10 Nov Collector's Notebook: The Art of Place
In the wild backyard of tony Aspen, the majestic twin peaks forming Maroon Bells — fronted by serene Maroon Lake — reign among the most painted and photographed Fourteeners in the entire Colorado Rockies. It is said that interior designers advising high-end clients on respectable décor for their new Great Lodge mansions consider it a cultural faux pas if a portrayal of Maroon Bells is not included in one’s collectible repertoire.
To the north, in Jackson Hole, the most prized pieces of real estate often share one thing in common: picture windows affording priceless views of the Tetons. In the absence of direct sightlines to the actual iconic mountains, the next best thing, of course, is owning a dramatic painting of them.
From historic works by Thomas Moran and Conrad Schwiering to more contemporary interpretations by Jackson Hole locals Jim Wilcox and Kathryn Mapes Turner, place-based art helps cement a sense of geographical connection for permanent residents and seasonal arrivals alike.
It’s the same for those who dwell in Maynard Dixon’s Southwest, Charlie Russell’s High Plains, Russell Chatham’s Paradise Valley, around Carl Rungius’ old haunts of the Wind River Range and Banff, venues intimately plumbed by the artists of Taos and Santa Fe, the late great Tucson 7 and the venerated landscape painters of California.
It’s not difficult to find place-based art; it resides in every local gallery.
The power that emanates from place-based art is something Ann Wolfe has devoted an enormous amount of time contemplating. As senior curator of the Nevada Museum of Art in Reno, she, along with an esteemed, multidisciplinary team of experts, has assembled a truly extraordinary exhibition running through early 2016.
Tahoe: A Visual History is a fascinating examination of the Lake Tahoe region. This unprecedented display of visual objects — and a must-have companion book of the same title — features more than 450 paintings, photographs and artifacts covering a 200-year span.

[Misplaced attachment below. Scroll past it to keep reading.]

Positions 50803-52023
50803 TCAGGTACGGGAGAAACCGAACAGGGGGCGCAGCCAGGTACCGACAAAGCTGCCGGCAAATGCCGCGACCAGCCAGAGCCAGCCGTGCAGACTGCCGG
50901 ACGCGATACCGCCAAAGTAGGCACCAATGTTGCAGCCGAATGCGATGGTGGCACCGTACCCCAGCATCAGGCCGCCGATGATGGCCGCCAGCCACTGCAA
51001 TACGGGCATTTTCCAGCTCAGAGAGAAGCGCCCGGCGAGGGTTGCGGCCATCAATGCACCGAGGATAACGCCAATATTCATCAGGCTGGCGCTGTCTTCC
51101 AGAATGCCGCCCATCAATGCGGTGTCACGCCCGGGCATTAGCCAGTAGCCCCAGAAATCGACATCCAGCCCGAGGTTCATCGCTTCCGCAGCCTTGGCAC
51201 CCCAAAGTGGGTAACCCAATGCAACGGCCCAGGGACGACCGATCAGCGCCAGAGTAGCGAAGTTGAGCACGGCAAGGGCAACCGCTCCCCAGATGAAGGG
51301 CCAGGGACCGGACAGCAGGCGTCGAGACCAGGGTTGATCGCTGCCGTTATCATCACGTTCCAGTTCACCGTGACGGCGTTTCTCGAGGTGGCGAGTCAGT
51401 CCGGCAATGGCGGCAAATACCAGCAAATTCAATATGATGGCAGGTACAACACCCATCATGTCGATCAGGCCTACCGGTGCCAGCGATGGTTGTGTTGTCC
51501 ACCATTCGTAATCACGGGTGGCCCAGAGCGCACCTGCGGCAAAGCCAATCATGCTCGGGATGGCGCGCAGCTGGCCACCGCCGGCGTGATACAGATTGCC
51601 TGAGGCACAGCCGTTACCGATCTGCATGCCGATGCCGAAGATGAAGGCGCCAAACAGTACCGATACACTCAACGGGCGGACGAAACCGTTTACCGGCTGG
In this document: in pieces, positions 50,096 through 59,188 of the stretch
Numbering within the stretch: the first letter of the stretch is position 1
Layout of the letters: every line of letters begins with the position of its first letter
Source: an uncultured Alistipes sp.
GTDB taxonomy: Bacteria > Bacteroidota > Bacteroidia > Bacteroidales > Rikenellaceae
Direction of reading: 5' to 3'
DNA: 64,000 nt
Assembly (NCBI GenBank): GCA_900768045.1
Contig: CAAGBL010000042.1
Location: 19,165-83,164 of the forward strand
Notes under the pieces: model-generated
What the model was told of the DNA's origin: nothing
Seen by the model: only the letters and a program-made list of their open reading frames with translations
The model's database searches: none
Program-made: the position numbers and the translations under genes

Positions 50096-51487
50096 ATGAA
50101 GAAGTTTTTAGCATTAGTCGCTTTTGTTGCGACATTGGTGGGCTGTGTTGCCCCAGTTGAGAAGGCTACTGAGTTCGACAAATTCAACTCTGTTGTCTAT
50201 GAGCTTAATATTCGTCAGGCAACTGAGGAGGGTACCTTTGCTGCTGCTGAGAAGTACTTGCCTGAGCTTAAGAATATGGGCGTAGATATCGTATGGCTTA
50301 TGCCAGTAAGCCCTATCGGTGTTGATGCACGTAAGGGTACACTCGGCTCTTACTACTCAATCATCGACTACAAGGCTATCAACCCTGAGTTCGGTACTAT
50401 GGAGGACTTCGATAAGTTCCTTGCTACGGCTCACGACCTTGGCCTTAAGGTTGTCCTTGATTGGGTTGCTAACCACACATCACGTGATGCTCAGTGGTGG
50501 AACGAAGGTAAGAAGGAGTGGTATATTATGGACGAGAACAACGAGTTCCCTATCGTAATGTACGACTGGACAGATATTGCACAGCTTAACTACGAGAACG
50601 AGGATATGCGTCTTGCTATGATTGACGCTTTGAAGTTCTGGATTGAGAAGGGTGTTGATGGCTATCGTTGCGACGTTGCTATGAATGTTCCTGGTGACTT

The trove includes historical paintings by Albert Bierstadt, Maynard Dixon, Thomas Hill, Lorenzo Latimer, Marianne North and Thomas Moran; photography by Ansel Adams, Anne Brigman, Imogen Cunningham, Dorothea Lange, Carleton Watkins and Edward Weston; and the largest-ever assemblage of Native Washoe baskets by noted weavers such as Scees Bryant, Lena Dick and Louisa Keyser.
In addition, there are early maps, survey sketches and journals from the likes of John C. Fremont and John Muir. Topping it off, and no less intriguing, are architectural drawings and photographs that speak to an evolving language associated with the built environment, and design plans from Bernard Maybeck, Julia Morgan, Frank Lloyd Wright and contributions from Maya Lin, Hung Liu and Richard Long.
Tahoe: A Visual History could also be considered a case study for how connoisseurs and younger buyers might approach putting together their own place-based collection.
“Art produced in and about a place helps define its cultural identity,” Wolfe says. “Without knowledge or shared understanding of a region’s art and history, it is impossible to celebrate or critically examine its contributions to the broader culture.”
Dating to the dawn of the Hudson River School, Thomas Cole, Bierstadt, Hill, Moran and other masters cut their teeth cementing the iconography of Niagara Falls, the Catskills and the Hudson River corridor before turning their attention west. Stunningly, in spite of the artist line-up mentioned above, Wolfe says, the Tahoe region historically did not attract a mass convergence of big-name artists the way other places did. Even though, as she points out, a budding newspaper scribe named Mark Twain did gaze upon Lake Tahoe in 1870 and described it as “the fairest picture the whole earth affords.”
Instead, and often at the influence of patrons, Bierstadt, Moran and others were depicting Yosemite Valley, the lower falls tumbling into the Grand Canyon of the Yellowstone, Pikes Peak and Donner Pass, the latter commemorated not only for its beauty but because it became a main thoroughfare for settlers trying to cross the Sierra Nevada.